future of marketingIn our last Future of Marketing interview, Scott Brinker riffed off the Marketing and Big Data idea by asking if the future of marketing was all about “Big Testing?

Previous interviews covered customer experience, thought leadership, creating a content culture, the roles of content and technologythe future of search, the science of marketing, the rise of Content Brands and we asked whether the customer or the content is king in the future of marketing.

Today’s interview is with Telus Communication’s Social Media Marketing Manager Paula Cusati. Please follow Paula  online on Twitter, LinkedIn and Google+.

Tell us about yourself?

paula_cusatiI am a digital marketing manager at TELUS Communications –a national telecommunications company in Canada. I’ve spend my career (15+ years) at TELUS working primarily in a B2B environment with a strong focus on web, social media and digital activities. I love technology and the potential it represents for individuals and businesses of all size.

What are some tough marketing challenges you face?

Some of the marketing challenges I have  faced over the years are not unlike those of other large organizations – a diverse customer base with a variety of needs, the requirement to integrate complex systems, determining the best way to embrace technologies such as sales process automation and social media all while offering meaningful value to our current and future customers. The way we’ve addressed these challenges is by having a focus on the customer – trying to understand their needs and opportunities and how we can support them via our products and channels to market.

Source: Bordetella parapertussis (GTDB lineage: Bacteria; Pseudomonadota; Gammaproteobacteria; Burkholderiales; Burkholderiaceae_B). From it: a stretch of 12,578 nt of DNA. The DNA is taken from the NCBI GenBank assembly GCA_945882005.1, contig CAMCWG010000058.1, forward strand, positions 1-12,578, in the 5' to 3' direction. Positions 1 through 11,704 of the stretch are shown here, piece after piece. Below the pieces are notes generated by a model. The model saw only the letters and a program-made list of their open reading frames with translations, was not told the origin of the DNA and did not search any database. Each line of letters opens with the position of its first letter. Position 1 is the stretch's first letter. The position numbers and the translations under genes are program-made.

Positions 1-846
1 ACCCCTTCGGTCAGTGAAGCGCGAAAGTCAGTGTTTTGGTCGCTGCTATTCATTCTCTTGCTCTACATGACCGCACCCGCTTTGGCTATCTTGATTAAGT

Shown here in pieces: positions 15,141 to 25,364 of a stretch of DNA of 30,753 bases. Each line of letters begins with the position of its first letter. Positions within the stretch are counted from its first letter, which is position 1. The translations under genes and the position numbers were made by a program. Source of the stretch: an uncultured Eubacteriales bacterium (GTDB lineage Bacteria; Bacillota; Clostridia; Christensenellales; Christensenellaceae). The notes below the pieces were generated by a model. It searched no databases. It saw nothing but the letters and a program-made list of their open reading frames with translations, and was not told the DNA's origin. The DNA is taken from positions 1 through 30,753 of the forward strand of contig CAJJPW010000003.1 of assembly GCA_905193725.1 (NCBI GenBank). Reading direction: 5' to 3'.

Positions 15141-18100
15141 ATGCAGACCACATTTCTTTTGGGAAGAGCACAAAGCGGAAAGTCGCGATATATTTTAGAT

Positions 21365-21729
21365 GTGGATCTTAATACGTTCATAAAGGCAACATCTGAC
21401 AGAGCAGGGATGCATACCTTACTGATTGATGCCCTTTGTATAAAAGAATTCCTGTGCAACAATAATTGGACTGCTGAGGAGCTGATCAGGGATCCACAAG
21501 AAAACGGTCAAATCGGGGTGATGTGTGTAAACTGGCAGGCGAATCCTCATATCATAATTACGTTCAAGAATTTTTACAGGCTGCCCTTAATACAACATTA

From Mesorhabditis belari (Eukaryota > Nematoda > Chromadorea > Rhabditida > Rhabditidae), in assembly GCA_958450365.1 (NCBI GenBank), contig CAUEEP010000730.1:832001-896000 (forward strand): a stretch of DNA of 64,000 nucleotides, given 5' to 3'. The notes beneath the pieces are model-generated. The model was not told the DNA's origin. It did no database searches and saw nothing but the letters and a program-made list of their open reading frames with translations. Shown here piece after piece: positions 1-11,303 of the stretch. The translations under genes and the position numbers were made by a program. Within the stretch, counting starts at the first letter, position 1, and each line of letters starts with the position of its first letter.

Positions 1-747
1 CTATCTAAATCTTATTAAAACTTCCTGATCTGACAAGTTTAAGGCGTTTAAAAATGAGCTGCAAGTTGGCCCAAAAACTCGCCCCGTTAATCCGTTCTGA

What is your prediction for the future of marketing?

The world of marketing has changed a great deal over the past decade with the influx of technology into all aspects of our lives.  There are no lack of predictions about how technology will continue to have a large impact on businesses and marketing.  My take on the future of marketing is that it will continue to be driven by the customer and technology but I believe the changes will be swifter and more profound than what we have seen to date.

Why will this change be more profound? As we know there are many technology trends in play including the shift to use of mobile technologies , BYOD in the workplace and  the impact of the Cloud to name a few. A couple of trends stand out to me that I think will really drive change and ultimately expectations that marketers will have to address:

  • The growth of Entrepreneurship and its influence in our economy.  In his article Trends for 2013: The Rise of the Entrepreneur, J.D. Meier tells us that 2013 is the Year of the Entrepreneur and due to economic pressures and competition, innovation to find new ways to do things more efficiently is in demand.  “With the power of the Cloud and social computing, smart people can spin up businesses that reach around the world in a more cost effective way than ever before,” Meier said. Take a look at Mashable’s Launchpad to see examples of innovative startups already in practice.